On occasion I receive requests from readers to add notes to my website.  I usually am very happy to do so but on this occasion I am more than just happy to do so.  The Sauer family had been a part of my life nearly as long as I can remember.  Vince worked for us as a mechanic as well as his oldest son Mike.  Susan was a classmate and homecoming queen the year I was captain of the football team.  Marge had ran a restaurant here in Cimarron for many years.  Always a great place to meet friends and get a great meal.  Here is a letter from Pat Sauer about his Mother, Marge.  **A quick note to Pat.  Deacon Reed Seales.  I remember him well.

 

A Mother’s Love

 

    As a young child growing up in a small rural community we tend to take things for granted. It is only in our later years after we have, “Seen the Elephant”, that we can reflect back on our childhood memories. Isolated we are from the hustle and bustle of city life with their crime rates, congestion, smog, and carpooling to and from work. Is it any wonder that family togetherness would be set aside for the basic daily instinct to survive?

 

    Margaret S. Smith was born in 1919 and lived on a small farm in Hodgeman County until she met my father Vincent Sauer and married. I use an S for her middle name because she hated it and kept it private. I have always respected her wishes as I do now. My Mother died March 9th 2005 at an Assisted Living Home in Hays Kansas, away from friends and family except for a daughter, Susan Jantz, and a granddaughter, Tami Jantz.

 

    My Mother’s memories are mine now and I can always use them as a safe haven in troubled times. In my younger years it was hard on my Mother and she would do odd jobs such as washing and ironing for some of the people in Cimarron. Mom and Dad would always plant a large garden for vegetables and there was a surviving apple tree in the yard for our deserts. At suppertime when I would drag someone home unexpectedly she would always add a cup of water to the dreaded, “Bologna Soup”. No one ever left my Mothers table hungry.

 

    Mom was introduced to the restaurant business by working for Harvey Skidmore (Skid’s Café) which was located in a small building across the alley from the present day Duckwall’s (now Ritchie's cafe) building. Later she went to work for Elenor Schoen in the corner building where Clark’s Pharmacy now does business.

 

    Mom worked as a dishwasher, cook, and waitress developing a general caring for the citizens of Cimarron. Believing that she could own and operate a business of her own she rented a building from Fred and Bruce Ferguson on south main. Mom’s restaurant had three different names over the years but most people just called it Marge’s. This time in my Mother’s life was remembered as her getting up at 4:00 AM so she could make pies, rolls, cinnamon rolls, and everyone’s favorite her special recipe doughnuts. She would always close down at 10:00 PM. and get home around midnight only to repeat the process over the next day.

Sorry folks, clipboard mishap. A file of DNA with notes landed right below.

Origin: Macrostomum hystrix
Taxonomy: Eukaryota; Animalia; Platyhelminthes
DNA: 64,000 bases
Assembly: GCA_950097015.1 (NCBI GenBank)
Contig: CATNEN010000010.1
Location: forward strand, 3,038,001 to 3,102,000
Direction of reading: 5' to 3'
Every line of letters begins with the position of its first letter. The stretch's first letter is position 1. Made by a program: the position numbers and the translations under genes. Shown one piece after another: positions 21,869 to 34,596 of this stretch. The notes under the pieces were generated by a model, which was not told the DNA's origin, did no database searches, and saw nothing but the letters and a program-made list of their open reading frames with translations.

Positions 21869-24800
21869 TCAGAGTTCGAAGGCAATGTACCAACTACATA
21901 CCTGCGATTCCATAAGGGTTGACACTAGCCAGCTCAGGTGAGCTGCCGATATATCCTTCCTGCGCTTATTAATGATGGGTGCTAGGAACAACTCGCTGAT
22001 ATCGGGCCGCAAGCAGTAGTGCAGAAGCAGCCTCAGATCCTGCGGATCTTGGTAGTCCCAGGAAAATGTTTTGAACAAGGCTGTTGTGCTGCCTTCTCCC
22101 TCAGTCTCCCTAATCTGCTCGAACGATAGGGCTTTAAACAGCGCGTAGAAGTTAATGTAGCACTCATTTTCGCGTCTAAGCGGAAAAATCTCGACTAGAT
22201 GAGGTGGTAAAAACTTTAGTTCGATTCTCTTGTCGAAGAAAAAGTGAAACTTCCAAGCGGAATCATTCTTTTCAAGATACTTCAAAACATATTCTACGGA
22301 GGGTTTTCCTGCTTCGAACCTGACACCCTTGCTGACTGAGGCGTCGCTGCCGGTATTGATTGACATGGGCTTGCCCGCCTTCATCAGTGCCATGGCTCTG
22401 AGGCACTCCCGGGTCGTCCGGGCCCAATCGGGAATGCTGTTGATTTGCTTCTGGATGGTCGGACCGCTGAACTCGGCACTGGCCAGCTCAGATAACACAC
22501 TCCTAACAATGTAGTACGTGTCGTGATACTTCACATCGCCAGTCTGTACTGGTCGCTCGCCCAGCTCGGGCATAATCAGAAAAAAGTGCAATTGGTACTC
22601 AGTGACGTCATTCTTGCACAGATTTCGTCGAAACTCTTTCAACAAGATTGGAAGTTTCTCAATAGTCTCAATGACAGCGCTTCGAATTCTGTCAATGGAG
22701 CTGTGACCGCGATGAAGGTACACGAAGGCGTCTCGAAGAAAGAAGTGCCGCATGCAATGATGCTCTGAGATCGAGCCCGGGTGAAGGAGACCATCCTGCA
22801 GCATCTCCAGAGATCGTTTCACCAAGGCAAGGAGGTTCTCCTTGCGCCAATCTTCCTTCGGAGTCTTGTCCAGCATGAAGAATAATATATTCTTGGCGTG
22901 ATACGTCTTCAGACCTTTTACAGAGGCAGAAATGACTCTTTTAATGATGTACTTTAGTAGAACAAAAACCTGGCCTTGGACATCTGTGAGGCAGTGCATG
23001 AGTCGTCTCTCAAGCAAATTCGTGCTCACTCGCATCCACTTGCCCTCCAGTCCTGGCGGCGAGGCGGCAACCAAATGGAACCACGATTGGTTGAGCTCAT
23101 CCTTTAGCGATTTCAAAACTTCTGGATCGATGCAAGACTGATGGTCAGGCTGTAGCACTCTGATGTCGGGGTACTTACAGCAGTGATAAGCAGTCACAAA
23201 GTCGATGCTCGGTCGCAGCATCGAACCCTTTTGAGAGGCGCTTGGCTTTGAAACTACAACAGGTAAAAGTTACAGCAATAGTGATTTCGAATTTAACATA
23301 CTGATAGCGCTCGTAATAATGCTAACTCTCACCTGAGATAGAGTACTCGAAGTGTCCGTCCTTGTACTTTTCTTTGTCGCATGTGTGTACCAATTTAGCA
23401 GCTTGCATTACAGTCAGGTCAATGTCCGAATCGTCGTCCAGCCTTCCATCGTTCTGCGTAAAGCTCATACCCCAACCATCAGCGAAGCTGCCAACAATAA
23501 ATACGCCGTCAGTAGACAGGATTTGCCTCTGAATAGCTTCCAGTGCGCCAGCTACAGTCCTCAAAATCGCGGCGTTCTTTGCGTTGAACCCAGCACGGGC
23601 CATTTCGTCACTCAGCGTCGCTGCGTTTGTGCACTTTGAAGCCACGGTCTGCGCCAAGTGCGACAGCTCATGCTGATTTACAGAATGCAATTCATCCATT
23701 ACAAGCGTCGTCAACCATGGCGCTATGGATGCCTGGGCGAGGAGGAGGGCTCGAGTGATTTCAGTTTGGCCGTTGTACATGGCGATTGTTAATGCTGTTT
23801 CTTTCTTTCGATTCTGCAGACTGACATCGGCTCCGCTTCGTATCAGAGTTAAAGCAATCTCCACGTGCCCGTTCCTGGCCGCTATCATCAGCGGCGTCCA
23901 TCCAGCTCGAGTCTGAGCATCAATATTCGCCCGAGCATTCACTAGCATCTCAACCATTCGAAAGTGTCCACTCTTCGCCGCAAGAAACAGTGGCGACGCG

Mom’s restaurant had seasons to it such as anything does. In the wintertime when blizzards would isolate everyone in their homes Mom would arise earlier than normal, put on her old pair of rubber boots, and trudge through the snow to work. She did this for the benefit of the KDOT employees so they could have a warm breakfast awaiting them after a long night of removing snow from the highways. In the summertime the harvest crews would come to the area and work long hours into the night. Mom found a way to make portable meals ready for the person that picked up the food at anytime. This was done when cell phones were non existent. Pheasant season was also a busy time with the hunters coming in before the sun was up.

 

    My Mother’s café actually had two areas where she served meals. The front part was for regular customers and the back part was sometimes used for anyone down on their luck and hungry. This was my favorite place of all because of a man called Deacon. I never knew his full name but as he sat and ate his meal he would tell me stories of his life as a circus clown. If these stories were untrue I never cared because he was such a good story teller. There were a few folks that came to this back door but like I said before no one left my Mother’s table hungry.

 

    Thru my Mother and her restaurant I learned many things in life even into my adulthood. I was taught the value of hard work, compassion for fellow mankind, thrift, and not to judge people from the outside but what came from within. Since my Father was the maintenance man I was taught how to build and repair things, even though I was more hindrance than help. This in turn taught me patience for my own family.

 

    In my Mother’s last year I witnessed a decline in her mental alertness and abilities. She always kept a journal of her daily activities and a calendar was kept within arms reach to record what she had spent that day. The handwriting was shaky but still legible as sometimes I would glance at it lying on the table. Fading was a woman that, as a small child, lived in a dug out on her favorite hills in Hodgeman County. This same little girl built herself up from poverty and became a successful business woman in a small community. One thing that never faded was the love that was present in her eyes whenever I would see her. A love that will last forever in her memories.

 

 

  

Pat Sauer

805 Fleming

Garden City, Kansas 67846

620-275-6845